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Some of My Best Friends Are Books: Guiding Gifted Readers from Pre-School to High School (2nd Edition) Paperback – May, 2002


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Product Details

  • Paperback: 527 pages
  • Publisher: Great Potential Pr Inc; 2 edition (May 2002)
  • Language: English
  • ISBN-10: 0910707510
  • ISBN-13: 978-0910707510
  • Product Dimensions: 9 x 6 x 1.1 inches
  • Shipping Weight: 1.5 pounds
  • Average Customer Review: 4.2 out of 5 stars  See all reviews (24 customer reviews)
  • Amazon Best Sellers Rank: #453,700 in Books (See Top 100 in Books)

Editorial Reviews

Review

"A number of great resources for locating quality children's literature." -- Duke Gifted Letter, Summer, 2002

"Best of all is an annotated bibliography of nearly 300 books for High Ability Learner's from preschool through grade 12!" -- Outlook Magazine

"This book is a rich resource to keep gifted kids excited about reading." -- Outlook, MN Council for the G&T, July/August 2002

"You will find this warm book to be a lovely resource." -- Fearless Reviews, May, 2002

"a great resource for teachers and librarians, but it's written for any adult who works with bright children...recommended." -- The Book Report, September/October, 2002

WINNER of the Pennsylvania School Library Association Top 40 Award! -- Pennsylvania School Library Association

About the Author

A former director of gifted programs, Judith Halsted is now an educational consultant. She has been involved with gifted children for over 35 years as a educator, librarian, counselor, and parent.

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Customer Reviews

The comprehensive and carefully compiled book lists are very valuable to me.
annie09
I was one of the parents in the book who always felt my gifted son was missing out on something by spending time alone, or playing alone at school.
Antoinette O'Neill
Take the bibliography to your library & recruit the librarians in your hunt for good books.
Rebecca Brown

Most Helpful Customer Reviews

40 of 40 people found the following review helpful By A Customer on January 25, 1999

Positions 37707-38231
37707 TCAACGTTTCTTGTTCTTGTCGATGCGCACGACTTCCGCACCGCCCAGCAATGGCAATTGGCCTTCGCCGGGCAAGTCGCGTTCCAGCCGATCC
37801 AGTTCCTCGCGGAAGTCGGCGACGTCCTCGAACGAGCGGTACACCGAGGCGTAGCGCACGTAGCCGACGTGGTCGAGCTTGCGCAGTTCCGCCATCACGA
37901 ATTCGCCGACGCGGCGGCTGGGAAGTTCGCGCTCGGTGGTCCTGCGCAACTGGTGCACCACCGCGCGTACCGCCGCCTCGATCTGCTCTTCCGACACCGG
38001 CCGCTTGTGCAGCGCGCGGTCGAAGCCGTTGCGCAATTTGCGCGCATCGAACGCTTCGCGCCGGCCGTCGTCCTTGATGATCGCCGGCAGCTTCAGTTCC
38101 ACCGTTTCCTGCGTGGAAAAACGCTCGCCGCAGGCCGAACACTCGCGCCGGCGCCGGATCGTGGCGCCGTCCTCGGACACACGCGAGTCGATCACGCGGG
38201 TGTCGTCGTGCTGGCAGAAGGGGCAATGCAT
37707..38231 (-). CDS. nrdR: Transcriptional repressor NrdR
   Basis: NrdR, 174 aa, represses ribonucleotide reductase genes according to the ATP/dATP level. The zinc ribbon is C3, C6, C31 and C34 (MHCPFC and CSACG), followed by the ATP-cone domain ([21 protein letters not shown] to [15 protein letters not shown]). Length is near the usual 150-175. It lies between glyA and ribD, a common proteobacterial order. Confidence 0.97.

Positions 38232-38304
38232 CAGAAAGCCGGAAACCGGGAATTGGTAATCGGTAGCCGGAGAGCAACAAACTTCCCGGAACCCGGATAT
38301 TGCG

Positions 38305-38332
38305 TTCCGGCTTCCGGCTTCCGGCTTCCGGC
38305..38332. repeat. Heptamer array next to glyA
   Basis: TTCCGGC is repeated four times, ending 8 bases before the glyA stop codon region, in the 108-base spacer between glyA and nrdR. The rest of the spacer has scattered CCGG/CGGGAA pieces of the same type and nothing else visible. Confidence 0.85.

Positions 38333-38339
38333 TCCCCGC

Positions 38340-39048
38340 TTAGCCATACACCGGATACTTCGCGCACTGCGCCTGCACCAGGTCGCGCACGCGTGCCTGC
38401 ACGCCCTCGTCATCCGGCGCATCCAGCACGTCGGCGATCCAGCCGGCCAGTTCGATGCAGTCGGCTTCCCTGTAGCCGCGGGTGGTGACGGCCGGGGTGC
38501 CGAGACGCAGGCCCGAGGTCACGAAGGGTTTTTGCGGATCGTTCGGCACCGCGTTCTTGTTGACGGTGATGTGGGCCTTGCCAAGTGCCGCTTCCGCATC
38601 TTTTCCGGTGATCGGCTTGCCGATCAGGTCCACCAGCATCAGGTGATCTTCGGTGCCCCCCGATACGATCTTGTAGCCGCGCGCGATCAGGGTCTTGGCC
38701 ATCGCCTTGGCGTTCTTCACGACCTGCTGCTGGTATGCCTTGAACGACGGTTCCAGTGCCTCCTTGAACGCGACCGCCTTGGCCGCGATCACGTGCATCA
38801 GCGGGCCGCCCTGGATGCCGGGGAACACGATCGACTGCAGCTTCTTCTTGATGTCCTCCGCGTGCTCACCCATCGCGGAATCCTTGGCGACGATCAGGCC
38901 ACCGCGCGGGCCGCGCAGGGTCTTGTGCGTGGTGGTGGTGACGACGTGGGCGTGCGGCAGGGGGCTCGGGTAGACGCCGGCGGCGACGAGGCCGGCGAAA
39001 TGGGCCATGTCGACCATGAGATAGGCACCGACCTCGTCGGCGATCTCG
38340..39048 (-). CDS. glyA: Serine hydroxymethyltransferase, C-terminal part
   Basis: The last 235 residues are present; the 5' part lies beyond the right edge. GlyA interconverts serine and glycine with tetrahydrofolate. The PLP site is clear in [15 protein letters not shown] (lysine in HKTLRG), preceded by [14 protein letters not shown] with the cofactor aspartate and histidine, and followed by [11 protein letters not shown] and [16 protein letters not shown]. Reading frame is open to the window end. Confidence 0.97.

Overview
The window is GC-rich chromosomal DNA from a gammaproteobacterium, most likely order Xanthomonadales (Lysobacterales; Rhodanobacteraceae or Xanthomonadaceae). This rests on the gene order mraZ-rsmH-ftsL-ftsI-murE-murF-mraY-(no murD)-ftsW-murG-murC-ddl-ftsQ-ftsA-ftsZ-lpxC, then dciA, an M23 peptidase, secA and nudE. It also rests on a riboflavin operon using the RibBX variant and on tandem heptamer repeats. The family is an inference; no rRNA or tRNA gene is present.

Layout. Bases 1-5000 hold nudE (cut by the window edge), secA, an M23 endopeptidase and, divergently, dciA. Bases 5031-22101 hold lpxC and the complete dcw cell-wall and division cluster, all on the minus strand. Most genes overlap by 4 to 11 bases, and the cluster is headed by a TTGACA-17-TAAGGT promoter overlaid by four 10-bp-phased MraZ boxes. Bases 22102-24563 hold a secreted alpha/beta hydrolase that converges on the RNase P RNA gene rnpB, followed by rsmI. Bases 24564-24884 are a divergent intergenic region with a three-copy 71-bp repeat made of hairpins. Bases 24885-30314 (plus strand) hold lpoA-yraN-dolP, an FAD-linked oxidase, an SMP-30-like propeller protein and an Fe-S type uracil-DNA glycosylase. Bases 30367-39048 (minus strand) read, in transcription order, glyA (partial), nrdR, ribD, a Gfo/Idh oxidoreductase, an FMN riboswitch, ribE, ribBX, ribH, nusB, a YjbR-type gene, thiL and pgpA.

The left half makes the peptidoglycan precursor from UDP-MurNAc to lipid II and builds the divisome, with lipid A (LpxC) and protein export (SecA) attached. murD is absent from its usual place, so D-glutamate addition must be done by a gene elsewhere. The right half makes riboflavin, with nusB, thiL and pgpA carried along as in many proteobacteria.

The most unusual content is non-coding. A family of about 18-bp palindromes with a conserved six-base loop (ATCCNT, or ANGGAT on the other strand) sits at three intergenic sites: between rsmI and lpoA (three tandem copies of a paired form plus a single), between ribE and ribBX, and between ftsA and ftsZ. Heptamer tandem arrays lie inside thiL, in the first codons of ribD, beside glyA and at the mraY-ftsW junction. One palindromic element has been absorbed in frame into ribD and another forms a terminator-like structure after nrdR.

Format: Paperback
Worried that her gifted child was spending too much time reading by himself, a mother admonished her son to go play outside. "But Mom," he replied, "some of my best friends are books!" Thus the name of this wonderful book which describes the role of books in a child's development, and summarizes the social and emotional needs of the gifted reader. In Part Three of the book, Halsted gives an annotated bibliography of over 300 books, each dealing with issues for gifted children. She then presents a set of easy-to-use indexes of the books by grade level and by topic, as well as by author and title. Topics include aloneness, creativity, differentness, intensity, moral concerns, etc. This book truly is "an excellent resource for selecting the right book to guide a child to better understanding of self and situations," according to the California Association for the Gifted Newsletter, and I agree. It is a must-buy or must-borrow book for the parent of any bright child from kindergarten through high school.
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28 of 31 people found the following review helpful By Kappy Hodges on August 6, 2003
Format: Paperback Verified Purchase
It is wonderful to find a book that helps you guide your child - ANY child, gifted or not - to exceptional reading material. I loved the books it recommended for my 4 yr old - we picked up several of them at the library and some here on Amazon. The book also pointed out what the exceptional qualities for each book were, so that you could have a better discussion about the book with your child. It was worth the money, since it gives recommendations for ALL ages of child and I will reference it as he grows older.
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22 of 24 people found the following review helpful By Laura Lynn Walsh on November 2, 2002
Format: Paperback
I bought this book mainly for the annotations of the books and, for me, the theory and application to classroom situations is a bonus. The part I will use the most is the annotation section, where the book is discussed and pointers are given on what types of issues are addressed. Discussion points, always useful for teachers, are carefully addressed for each book. I wish more books could have been included, but, of course, there are trade-offs in that - longer ==> more expensive.
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11 of 12 people found the following review helpful By Antoinette O'Neill on July 10, 2001